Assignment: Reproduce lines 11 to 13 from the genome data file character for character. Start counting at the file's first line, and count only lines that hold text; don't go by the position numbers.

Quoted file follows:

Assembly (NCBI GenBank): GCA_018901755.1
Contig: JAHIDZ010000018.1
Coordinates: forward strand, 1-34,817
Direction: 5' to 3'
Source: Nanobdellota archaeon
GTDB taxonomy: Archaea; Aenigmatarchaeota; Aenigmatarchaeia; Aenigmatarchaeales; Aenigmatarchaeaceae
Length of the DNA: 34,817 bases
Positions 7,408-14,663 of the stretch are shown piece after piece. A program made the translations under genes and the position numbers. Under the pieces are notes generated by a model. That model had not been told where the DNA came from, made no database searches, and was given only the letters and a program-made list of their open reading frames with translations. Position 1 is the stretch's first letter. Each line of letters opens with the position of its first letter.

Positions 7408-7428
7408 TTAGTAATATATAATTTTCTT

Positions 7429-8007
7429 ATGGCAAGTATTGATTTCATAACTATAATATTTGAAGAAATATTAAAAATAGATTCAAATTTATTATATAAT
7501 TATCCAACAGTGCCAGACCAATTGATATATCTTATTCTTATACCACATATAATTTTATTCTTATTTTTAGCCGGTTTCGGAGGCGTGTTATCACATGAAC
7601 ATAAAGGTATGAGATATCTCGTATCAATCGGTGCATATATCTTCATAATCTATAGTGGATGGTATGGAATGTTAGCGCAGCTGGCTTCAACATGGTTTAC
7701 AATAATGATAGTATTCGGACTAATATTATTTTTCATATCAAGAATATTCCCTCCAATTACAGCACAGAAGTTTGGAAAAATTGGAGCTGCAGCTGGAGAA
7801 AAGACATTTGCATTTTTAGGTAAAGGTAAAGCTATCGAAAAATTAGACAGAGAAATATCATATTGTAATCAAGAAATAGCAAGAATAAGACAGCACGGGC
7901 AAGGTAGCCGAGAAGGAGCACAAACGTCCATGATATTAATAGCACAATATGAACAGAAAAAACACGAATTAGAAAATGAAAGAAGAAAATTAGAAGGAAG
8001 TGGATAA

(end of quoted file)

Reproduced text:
Positions 7429-8007
7429 ATGGCAAGTATTGATTTCATAACTATAATATTTGAAGAAATATTAAAAATAGATTCAAATTTATTATATAAT
7501 TATCCAACAGTGCCAGACCAATTGATATATCTTATTCTTATACCACATATAATTTTATTCTTATTTTTAGCCGGTTTCGGAGGCGTGTTATCACATGAAC